Cosmos: A Spacetime Odyssey, premiered on Fox on March 9, 2014 and will run until June 1, 2014. Hosted by Neil deGrasse Tyson, director of the Hayden Planetarium at the Rose Center for Earth and Space, it is a ‘reboot’ of Carl Sagan’s series similarly titled Cosmos: A Personal Voyage. Ann Druyan and Steven Soter serve as lead writers for both series (Sagan also co-wrote the original, though Tyson is not involved in the writing process for this series) and there are clear aesthetic connections between the two series.* Today’s Cosmos, though, is airing on Fox, not PBS, and American science in 2014 operates in a different landscape with a different set of concerns than Sagan’s series of 1980.** There has been an active social media engagement with Cosmos (#cosmos) and many historians of science, STS scholars, and journalists have been blogging and live tweeting their reactions to how the science is portrayed. I recently had a conversation with two historians of science who have been engaged with the Cosmos conversation, Ben Gross (@bhgross144, a research fellow at the Chemical Heritage Foundation) and Audra Wolfe (@ColdWarScience, an independent scholar), to discuss how Cosmos can offer insight into the current state of science and society.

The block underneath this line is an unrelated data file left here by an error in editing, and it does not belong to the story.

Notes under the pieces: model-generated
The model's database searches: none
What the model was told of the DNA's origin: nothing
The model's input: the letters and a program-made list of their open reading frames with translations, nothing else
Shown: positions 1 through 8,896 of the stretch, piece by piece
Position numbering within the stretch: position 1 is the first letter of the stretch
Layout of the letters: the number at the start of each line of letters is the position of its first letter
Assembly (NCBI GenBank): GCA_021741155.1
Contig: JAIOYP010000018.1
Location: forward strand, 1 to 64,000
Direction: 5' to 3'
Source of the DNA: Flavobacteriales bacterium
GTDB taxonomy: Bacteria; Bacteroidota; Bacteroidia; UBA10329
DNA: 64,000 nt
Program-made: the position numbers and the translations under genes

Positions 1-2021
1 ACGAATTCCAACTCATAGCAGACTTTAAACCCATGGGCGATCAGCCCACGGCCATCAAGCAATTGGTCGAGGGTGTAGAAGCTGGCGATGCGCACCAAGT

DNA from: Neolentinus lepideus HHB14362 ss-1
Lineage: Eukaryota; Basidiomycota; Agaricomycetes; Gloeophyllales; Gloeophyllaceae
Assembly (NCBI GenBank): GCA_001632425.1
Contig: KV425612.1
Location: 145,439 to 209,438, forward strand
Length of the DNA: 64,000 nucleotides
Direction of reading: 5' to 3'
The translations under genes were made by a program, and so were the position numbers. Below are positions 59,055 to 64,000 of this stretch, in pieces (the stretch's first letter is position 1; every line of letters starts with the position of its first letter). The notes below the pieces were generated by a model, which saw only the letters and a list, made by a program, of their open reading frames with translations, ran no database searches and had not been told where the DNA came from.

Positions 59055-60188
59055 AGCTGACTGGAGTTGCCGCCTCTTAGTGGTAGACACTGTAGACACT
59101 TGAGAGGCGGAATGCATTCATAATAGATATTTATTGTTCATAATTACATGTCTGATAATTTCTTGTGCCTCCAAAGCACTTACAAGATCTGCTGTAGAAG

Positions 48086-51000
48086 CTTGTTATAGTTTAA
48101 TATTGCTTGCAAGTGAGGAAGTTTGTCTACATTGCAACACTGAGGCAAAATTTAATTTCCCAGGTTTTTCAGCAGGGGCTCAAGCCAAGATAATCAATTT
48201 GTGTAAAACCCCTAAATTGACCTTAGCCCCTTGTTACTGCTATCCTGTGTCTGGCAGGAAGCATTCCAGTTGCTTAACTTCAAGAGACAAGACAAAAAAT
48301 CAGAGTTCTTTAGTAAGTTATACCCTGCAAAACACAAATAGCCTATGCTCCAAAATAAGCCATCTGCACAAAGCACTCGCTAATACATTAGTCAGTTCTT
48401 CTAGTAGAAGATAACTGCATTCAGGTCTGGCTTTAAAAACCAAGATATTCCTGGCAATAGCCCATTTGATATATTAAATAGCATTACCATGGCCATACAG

Earlier this month, I wrote about potential risks of sharing preliminary findings from the field, especially when they are related to a major social media company like Facebook. As anthropologist Daniel Miller discovered, doing anthropology in public carries the danger that journalists, bloggers, and others will pluck an ethnographic morsel from its context, and circulate it unmoored from those origins. Some news commentators, for example, reacted with panic to his contention that Facebook is “dead and buried” for some teen users in the UK. But if we don’t reach out to share our work, we equally risk provoking those who castigate academics for being too insular and our research too inaccessible. The debate about scholarly engagement in public resurfaced with renewed vigor last week (Just Publics @ 365 has a nice roundup) in response to New York Times’ columnist Nicholas Kristof’s piece “Professors, We Need You!” (Feb. 15, 2014). « Read the rest of this entry »
Over the last two years I have been conducting research into amateur biology in and around Silicon Valley. During that time, I have worked as a volunteer in a DIYBio lab and on a pair of laboratory projects, one an unlikely precursor to the Glowing Plant project and another which fell into the dust bin of scientific history. Which is to say, for every project that captures media attention and attracts funding like Glowing Plant, there is an equally interesting project struggling to generate interest and find collaborators. With that in mind, I want to discuss some of the tensions within DIYbio laid bare by success of the Glowing Plant Kickstarter campaign. « Read the rest of this entry »